TELEGRAM, MAO ZEDONG TO LIU SHAOQI, 18 DECEMBER 1949CITATION SHARE DOWNLOAD
get citation"Telegram, Mao Zedong to Liu Shaoqi, 18 December 1949" December 18, 1949, History and Public Policy Program Digital Archive, Pei Jianzhang et al., Zhonghua renmin gongheguo waijiaoshi [A Diplomatic History of the People's Republic of China] (Beijing: Shijie zhishi chubanshe, 1994), 17-8. Translation from Shuguang Zhang and Jian Chen, eds., Chinese Communist Foreign Policy and the Cold War in Asia: New Documentary Evidence, 1944-1950 (Chicago: Imprint Publications, 1996), 128 http://digitalarchive.wilsoncenter.org/document/110393
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Telegram, Mao Zedong to Liu Shaoqi, 18 December 19491
(1) [I] arrived in Moscow on the 16th and met with Stalin for two hours at 10 p.m. (Beijing time). His attitude was really sincere. The questions involved included the possiblity of peace, the treaty, loan, Taiwan, and the publication of my selected works.
(2) Stalin said that the Americans are afraid of war. The Amerians ask other countries to fight the war [for them], but other countries are also afraid to fight a war. According to him, it is unlikely that a war will break out, and we agree with his opinions.
(3) With regard to the question of the treaty, Stalin said that because of the Yalta agreement, it is improper for us to overturn the legitimacy of the old Sino-Soviet treaty. If we abolish the old treaty and sign a new one, the status of the Kurile Islands will be changed and the United States will have an excuse to take them away. Therefore, on the question of the Soviet Union's thirty-year lease of Lushun [Port Arthur], we should not change it in format; however, in reality, the Soviet Union will withdraw its troops from Lushun and will let Chinese troops occupy it. I expressed that too early a withdrawal [of the Soviet troop from Lushun] will create unfavorable conditions for us. He replied that the Soviet withdrawal of troops [from Lushun] does not mean that the Soviet Union will stand by with folded arms [in a crisis]; rather, it is possible to find ways through which China will not become the first to bear the brunt. His opinion is that we may sign a statement, which will solve the Lushun problem in accordance with the above-mentioned ideas, and that by doing so, China will also gain political capital [zhengzhi ziben]. I said that it is necessary for us to maintain the legitimacy of the Yalta agreement. However, public opinion in China believes that since the old treaty was signed by the GMD [Guomindang; Kuomintang, KMT], it has lost its ground with the GMD's downfall. He replied that the old treaty needs to be revised and that the revision is necessarily substantial, but it will not come until two years from now.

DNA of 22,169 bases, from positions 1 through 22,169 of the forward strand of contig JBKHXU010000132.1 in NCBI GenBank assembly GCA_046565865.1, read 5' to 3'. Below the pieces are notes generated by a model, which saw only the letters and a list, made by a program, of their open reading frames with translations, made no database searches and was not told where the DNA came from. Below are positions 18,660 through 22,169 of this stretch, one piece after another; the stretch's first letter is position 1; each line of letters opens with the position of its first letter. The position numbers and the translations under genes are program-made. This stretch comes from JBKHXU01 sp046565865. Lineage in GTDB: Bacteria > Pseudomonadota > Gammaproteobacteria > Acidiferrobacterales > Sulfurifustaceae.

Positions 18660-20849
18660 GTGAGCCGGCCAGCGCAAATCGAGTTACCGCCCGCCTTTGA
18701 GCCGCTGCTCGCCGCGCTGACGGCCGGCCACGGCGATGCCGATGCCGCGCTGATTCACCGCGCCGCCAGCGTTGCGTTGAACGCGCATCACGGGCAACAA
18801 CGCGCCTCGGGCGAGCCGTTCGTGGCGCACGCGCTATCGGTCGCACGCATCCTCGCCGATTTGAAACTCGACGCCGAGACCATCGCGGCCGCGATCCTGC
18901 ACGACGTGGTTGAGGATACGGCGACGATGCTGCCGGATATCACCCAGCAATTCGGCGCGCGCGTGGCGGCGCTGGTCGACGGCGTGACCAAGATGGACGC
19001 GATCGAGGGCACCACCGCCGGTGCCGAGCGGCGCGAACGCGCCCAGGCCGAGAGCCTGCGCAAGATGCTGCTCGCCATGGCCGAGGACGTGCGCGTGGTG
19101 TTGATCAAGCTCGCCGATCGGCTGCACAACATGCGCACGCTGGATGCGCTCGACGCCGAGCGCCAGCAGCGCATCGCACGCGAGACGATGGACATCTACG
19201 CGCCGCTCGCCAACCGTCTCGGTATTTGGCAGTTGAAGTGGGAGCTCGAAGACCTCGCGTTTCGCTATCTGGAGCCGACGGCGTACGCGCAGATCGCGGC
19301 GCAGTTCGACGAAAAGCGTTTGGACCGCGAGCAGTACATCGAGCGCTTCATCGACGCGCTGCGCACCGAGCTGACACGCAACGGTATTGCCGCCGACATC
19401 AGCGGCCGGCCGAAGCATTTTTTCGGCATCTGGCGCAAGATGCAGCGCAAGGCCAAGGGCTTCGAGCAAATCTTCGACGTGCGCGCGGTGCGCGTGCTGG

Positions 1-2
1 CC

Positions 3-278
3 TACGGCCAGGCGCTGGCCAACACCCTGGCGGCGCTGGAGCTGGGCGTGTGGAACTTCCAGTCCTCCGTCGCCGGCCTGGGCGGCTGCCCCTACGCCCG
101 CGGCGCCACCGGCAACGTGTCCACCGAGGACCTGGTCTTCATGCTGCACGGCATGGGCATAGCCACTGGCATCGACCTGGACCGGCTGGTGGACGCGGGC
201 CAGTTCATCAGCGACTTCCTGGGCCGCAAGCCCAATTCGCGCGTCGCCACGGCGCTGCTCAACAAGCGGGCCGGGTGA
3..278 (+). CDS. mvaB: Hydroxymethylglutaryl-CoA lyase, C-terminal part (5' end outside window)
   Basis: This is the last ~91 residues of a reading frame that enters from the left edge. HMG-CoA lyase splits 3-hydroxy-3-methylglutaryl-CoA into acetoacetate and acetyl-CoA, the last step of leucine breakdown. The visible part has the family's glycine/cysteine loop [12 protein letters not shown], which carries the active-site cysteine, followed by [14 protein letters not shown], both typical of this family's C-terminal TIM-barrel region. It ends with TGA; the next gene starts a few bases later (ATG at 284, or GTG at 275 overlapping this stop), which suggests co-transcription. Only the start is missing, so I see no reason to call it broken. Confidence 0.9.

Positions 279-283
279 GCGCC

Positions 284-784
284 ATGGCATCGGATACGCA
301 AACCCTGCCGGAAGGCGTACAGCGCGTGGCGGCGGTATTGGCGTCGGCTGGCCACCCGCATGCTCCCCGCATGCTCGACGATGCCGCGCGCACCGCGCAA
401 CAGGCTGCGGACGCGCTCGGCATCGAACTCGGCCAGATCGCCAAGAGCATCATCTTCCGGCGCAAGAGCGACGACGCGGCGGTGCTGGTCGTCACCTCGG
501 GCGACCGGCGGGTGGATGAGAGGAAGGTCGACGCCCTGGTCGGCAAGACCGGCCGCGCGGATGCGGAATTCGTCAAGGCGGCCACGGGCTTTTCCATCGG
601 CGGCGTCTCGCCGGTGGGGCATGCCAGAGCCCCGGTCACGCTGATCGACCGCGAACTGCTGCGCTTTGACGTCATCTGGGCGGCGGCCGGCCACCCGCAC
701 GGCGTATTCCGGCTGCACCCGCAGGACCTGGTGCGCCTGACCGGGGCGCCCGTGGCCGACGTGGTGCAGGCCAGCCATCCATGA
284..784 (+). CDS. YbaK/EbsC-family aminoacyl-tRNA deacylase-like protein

(4) Stalin said that it is unnecessary for the Foreign Minister [Zhou Enlai; Chou En-Lai] to fly here just for signing a statement. I told him that I will consider it. I hope that the commercial, loan, and aviation agreements will be signed at the same time, and the Premier [Zhou Enlai] should come. It is hoped that the Politburo will discuss how to solve the treaty problem and offer its opinions.
1 After leaving Beijing by train on 6 December 1949, Mao Zedong arrived in Moscow on 16 December and stayed in the Soviet Union until 17 February 1950. Liu Shaoqi was put in charge during Mao's absence. When Mao was in Moscow, he maintained daily telegraphic communications with his colleagues in Beijing, and all important affairs were reported to and decided by him.